Police locate car of East Liberty woman found shot to death
Neighbors recall seeing lights on through the night at the home of Sarah and Susan Wolfe on Chislett Street in East Liberty.
“The third floor, the second floor, the first floor, I just thought that was unusual,” neighbor Mary Anne Lipinski said on Saturday.
Police worked to develop leads in the shooting deaths of Dr. Sarah Wolfe, a psychiatrist for Western Psychiatric Institute and Clinic, and her older sister, Susan Wolfe, a teacher's aide at Hillel Academy of Pittsburgh in Squirrel Hill. Their bodies were found on Friday in the basement of their 93-year-old brick home.
Police said there were no signs of forced entry.
“Everybody's a suspect right now,” said Pittsburgh police Lt. Daniel Herrmann.
Investigators don't have a clear motive for the killings.
“We don't know if the victims knew their assailant,” Herrmann said. “It is possible, but we do not know.”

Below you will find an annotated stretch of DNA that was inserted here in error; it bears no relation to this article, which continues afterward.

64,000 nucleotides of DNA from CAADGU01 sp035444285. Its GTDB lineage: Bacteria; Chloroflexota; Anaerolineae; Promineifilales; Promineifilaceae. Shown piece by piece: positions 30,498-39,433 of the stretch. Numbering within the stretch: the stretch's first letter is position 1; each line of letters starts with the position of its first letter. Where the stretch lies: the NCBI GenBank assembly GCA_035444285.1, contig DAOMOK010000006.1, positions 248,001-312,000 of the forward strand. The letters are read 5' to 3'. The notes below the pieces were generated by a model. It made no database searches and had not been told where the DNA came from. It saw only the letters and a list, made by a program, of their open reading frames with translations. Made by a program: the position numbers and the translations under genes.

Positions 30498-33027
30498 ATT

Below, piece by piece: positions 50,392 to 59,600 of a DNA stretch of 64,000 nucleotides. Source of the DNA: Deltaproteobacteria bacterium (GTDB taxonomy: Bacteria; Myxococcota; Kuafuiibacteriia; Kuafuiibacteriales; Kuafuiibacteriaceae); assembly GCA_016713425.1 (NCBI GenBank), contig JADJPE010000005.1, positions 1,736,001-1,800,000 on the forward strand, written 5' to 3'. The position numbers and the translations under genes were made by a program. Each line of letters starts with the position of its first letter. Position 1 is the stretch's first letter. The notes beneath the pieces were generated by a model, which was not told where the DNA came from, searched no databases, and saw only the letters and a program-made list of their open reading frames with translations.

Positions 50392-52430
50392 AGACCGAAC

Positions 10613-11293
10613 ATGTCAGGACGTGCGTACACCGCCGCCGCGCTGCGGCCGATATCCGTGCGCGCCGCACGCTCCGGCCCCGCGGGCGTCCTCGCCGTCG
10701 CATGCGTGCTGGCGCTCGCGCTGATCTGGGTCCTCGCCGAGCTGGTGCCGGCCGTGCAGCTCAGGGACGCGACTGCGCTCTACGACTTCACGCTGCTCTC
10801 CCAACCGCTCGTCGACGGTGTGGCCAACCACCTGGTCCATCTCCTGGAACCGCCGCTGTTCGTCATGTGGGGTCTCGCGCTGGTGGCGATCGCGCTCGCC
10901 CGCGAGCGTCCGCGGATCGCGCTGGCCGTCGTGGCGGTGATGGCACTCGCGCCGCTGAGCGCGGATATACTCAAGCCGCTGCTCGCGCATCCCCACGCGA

Police located Sarah Wolfe's car around 1:15 a.m. Saturday parked nearly a mile from her home on South Whitfield Street between Penn Avenue and Baum Boulevard. Police were processing the car for evidence, Herrmann said.
The women's sister, Mary Wolfe, said in a phone interview from her Clinton, Iowa, home that her family was awaiting answers.
“We're not sure what happened,” said Mary Wolfe, an Iowa state representative. “We're still processing it.”
She said Sarah Wolfe, 38, had worked for UPMC since 2007, while Susan Wolfe, 44, had recently moved to Pittsburgh to live with her sister. Sarah Wolfe had bought the home in December.
She said that police asked the family not to discuss the slayings.
“Sarah and Suzy had a lot of friends and colleagues who cared for them,” Mary Wolfe said.
Herrmann said Sarah Wolfe's boyfriend, Matthew Buchholz of Friendship, was “cooperating 100 percent” with investigators.
Buchholz could not be reached. On his Facebook page, he wrote, “Sarah was a beautiful, brilliant, funny woman who worked as a children's psychiatrist and was an old school riot ‘grrrl.' And her sister Suzy was trying to start a new life here in Pittsburgh. This whole thing is unimaginably sad.”